Next summer, tens of thousands of sports fans will enter Japan to attend the Olympic games — but along with paraphernalia from their home countries, the tourists may be carrying lethal pathogens onto Japanese soil.
To mitigate the risk of potential outbreaks, Japan imported the Ebola virus and four other deadly pathogens in September in order to prepare diagnostic tests, according to news reports.
The pathogens represent the most dangerous viruses ever allowed to enter Japan, according to a report in Nature. All rated "biosafety-level-4" (BSL-4), the viruses must be held in a special containment facility where researchers follow strict safety protocols. The only Japanese facility that meets these requirements — the Japanese health ministry's National Institute of Infectious Diseases — is in Musashimurayama, about 19 miles (30 kilometers) west of Tokyo..
Besides Ebola, the facility contains four other related viruses: The Marburg and Lassa viruses and viruses that cause South American hemorrhagic fever and Crimean-Congo hemorrhagic fever, according to the Nature report. The live samples will be used to validate diagnostic tests that determine whether a person with one of the viruses is still infectious. The test assesses whether a person is generating antibodies to fight the virus, which would suggest they are in recovery, Masayuki Saijo, director of the NIID department responsible for hemorrhagic-fever viruses, told Nature.
The BSL-4 lab requires researchers to wear full-body, air-supplied, pressurized suits; change their clothing before entering; shower upon exiting; and decontaminate all materials before exiting, according to the Centers for Disease Control and Prevention. The lab itself must be housed in a separate building or an isolated wing within a larger facility must be equipped with dedicated supply exhaust air systems, vacuum lines, as well as decontamination systems.
The NIID lab stands as one of the few BSL-4 facilities in Asia, while the U.S. and Europe each have about a dozen such labs in operation or under construction, according to Nature. "This is a landmark time, a landmark event" for NIID, Saijo said in an announcement on Sept. 27, according to The Japan Times.
"We have come to a good level of understanding on the matter. It is a major stride toward protection" against the potential threats of the viruses as the country prepares to welcome spectators of the sporting event from all over the world, Takumi Nemoto, health, labor and welfare minister of Japan, told Kyodo News.
However, Japanese residents living near the facility harbor serious concerns.
The NIID announced its intention to import the viruses in November at a public hearing, where local residents protested the plan, according to The Japan Times. "It is nonsense for the government to tell us to accept the plan because of the Olympics," a representative of the Raizuka residents' association, who lives near the storage facility of NIID's Murayama Branch Laboratories, told The Asahi Shimbun. "We are worried and cannot accept it."
Although the NIID facility was built to handle BSL-4 pathogens back in 1981, resistance from locals prevented the institute from bringing viruses on-site, according to Nature. In 2015, the health ministry and the mayor of Musashimurayama finally cleared the lab to operate as a BSL-4 facility, potentially in response to the Ebola outbreak in West Africa, according to an earlier Nature report.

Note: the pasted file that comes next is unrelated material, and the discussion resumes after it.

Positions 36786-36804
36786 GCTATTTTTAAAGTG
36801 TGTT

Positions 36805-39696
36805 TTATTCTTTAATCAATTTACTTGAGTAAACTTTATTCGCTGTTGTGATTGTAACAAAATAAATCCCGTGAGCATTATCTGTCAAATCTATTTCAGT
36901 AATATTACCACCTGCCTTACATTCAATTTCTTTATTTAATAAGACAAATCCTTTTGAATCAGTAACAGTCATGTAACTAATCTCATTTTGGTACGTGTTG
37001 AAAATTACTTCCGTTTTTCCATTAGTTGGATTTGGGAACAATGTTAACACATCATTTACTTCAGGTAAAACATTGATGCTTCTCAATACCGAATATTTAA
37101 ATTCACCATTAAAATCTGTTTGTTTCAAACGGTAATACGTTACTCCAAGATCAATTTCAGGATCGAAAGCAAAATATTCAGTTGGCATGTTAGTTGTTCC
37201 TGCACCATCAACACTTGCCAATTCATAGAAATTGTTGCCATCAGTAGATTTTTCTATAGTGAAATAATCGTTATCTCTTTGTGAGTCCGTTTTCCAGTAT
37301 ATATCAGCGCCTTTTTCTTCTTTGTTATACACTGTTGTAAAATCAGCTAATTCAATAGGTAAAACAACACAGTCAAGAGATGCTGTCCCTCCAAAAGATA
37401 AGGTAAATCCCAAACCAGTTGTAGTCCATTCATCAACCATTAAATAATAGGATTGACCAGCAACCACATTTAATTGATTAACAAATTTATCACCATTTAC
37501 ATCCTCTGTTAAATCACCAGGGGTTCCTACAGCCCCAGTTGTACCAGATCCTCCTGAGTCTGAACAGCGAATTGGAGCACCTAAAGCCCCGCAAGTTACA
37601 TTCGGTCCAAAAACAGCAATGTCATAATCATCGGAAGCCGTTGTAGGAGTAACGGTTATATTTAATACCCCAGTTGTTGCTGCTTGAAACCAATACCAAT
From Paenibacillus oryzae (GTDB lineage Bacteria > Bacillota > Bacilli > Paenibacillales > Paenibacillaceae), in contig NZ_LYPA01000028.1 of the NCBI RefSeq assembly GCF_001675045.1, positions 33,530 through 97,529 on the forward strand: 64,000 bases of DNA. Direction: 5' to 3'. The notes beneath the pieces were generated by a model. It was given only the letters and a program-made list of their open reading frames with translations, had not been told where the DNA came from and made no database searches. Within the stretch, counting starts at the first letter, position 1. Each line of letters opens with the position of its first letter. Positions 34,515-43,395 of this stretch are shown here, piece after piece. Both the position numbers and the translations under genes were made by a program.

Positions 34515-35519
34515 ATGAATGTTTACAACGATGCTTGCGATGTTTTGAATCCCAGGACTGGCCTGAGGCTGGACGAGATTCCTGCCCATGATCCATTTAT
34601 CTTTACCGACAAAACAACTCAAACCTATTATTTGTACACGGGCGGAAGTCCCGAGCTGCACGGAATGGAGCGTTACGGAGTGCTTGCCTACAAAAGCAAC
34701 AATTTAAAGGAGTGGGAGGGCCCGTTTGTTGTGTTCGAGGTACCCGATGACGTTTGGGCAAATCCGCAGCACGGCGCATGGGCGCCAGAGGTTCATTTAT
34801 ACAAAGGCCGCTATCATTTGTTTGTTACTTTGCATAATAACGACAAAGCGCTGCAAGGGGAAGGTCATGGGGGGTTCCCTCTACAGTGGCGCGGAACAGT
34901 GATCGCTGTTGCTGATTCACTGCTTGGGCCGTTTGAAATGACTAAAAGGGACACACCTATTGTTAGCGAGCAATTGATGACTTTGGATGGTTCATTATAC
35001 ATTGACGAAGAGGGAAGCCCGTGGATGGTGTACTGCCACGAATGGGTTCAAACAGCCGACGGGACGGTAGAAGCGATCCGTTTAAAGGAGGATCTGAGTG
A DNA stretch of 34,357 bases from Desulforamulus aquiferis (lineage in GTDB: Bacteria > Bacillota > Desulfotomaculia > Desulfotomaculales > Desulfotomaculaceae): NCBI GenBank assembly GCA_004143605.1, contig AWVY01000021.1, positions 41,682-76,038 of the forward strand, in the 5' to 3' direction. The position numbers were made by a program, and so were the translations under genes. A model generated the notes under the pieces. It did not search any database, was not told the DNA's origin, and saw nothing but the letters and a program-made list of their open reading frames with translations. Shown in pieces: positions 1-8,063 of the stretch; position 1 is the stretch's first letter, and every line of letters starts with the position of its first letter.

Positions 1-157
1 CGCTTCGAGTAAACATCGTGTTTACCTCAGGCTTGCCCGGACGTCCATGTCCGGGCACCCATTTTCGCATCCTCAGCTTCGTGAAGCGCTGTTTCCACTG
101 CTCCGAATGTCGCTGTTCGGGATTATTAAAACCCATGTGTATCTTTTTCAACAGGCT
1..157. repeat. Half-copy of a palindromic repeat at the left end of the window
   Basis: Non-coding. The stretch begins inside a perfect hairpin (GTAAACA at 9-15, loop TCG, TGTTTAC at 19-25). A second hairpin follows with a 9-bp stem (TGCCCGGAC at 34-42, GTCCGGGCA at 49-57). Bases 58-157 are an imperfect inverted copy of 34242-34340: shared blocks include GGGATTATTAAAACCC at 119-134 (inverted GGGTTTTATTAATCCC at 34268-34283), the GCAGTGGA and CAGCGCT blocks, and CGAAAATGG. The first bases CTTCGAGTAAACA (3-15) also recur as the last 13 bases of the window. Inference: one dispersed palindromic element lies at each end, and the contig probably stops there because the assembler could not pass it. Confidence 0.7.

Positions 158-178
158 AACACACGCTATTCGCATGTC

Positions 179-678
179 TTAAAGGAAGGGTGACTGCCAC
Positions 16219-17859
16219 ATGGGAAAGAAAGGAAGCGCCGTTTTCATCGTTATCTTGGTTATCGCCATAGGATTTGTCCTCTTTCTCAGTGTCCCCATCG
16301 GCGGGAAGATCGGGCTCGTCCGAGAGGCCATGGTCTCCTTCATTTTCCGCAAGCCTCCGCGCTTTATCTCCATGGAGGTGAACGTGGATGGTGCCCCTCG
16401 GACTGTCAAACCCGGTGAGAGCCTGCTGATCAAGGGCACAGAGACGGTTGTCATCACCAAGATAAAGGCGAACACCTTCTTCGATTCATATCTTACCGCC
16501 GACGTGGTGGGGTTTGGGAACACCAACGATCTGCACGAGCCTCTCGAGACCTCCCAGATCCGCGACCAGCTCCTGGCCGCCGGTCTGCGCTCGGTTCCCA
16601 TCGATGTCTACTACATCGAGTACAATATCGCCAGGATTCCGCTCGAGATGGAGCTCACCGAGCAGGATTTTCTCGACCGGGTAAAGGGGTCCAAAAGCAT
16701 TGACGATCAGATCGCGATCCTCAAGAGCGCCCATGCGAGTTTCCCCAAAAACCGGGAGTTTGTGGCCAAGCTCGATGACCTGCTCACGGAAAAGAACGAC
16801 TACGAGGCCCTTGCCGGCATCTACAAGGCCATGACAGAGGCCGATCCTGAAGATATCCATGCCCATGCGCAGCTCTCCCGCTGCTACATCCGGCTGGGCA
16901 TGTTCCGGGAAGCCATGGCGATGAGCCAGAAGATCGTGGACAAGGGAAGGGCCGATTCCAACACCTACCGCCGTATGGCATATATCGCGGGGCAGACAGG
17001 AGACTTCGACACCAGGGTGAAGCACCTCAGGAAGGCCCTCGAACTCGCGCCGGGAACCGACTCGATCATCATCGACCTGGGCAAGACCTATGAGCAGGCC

But until this year, no BSL-4 pathogens had been imported. Until now, Japanese researchers had to apply for access to BSL-4 labs overseas, which are in high demand, virologist Ayato Takada at Hokkaido University in Sapporo, Japan, told Nature. Experts told Nature that importing the viruses should allow researchers to prepare for possible outbreaks during the Olympics or after, and study related diseases carried by animals.
"A report of an Ebola virus infection during the Olympics could have devastating consequences if the emergency responses were not professional," microbiologist Elke Mühlberger of Boston University told Nature.
Other scientists think the global proliferation of BSL-4 labs could place humanity at greater risk of bioterror attacks.
Storing dangerous viruses, even in a highly secure lab, increases the risk of an accidental or a deliberate release, Richard Ebright, a molecular biologist and biosecurity specialist at Rutgers University in Piscataway, New Jersey, told Nature. Japan could prep for a potential Olympic outbreak without first importing the pathogens in question, he argued, and may be one of several governments "stockpil[ing] deadly agents to deter bioattacks from similarly equipped adversaries."
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Originally published on Live Science.
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Nicoletta Lanese is the health channel editor at Live Science and was previously a news editor and staff writer at the site. She holds a graduate certificate in science communication from UC Santa Cruz and degrees in neuroscience and dance from the University of Florida. Her work has appeared in The Scientist, Science News, the Mercury News, Mongabay and Stanford Medicine Magazine, among other outlets. Based in NYC, she also remains heavily involved in dance and performs in local choreographers' work.
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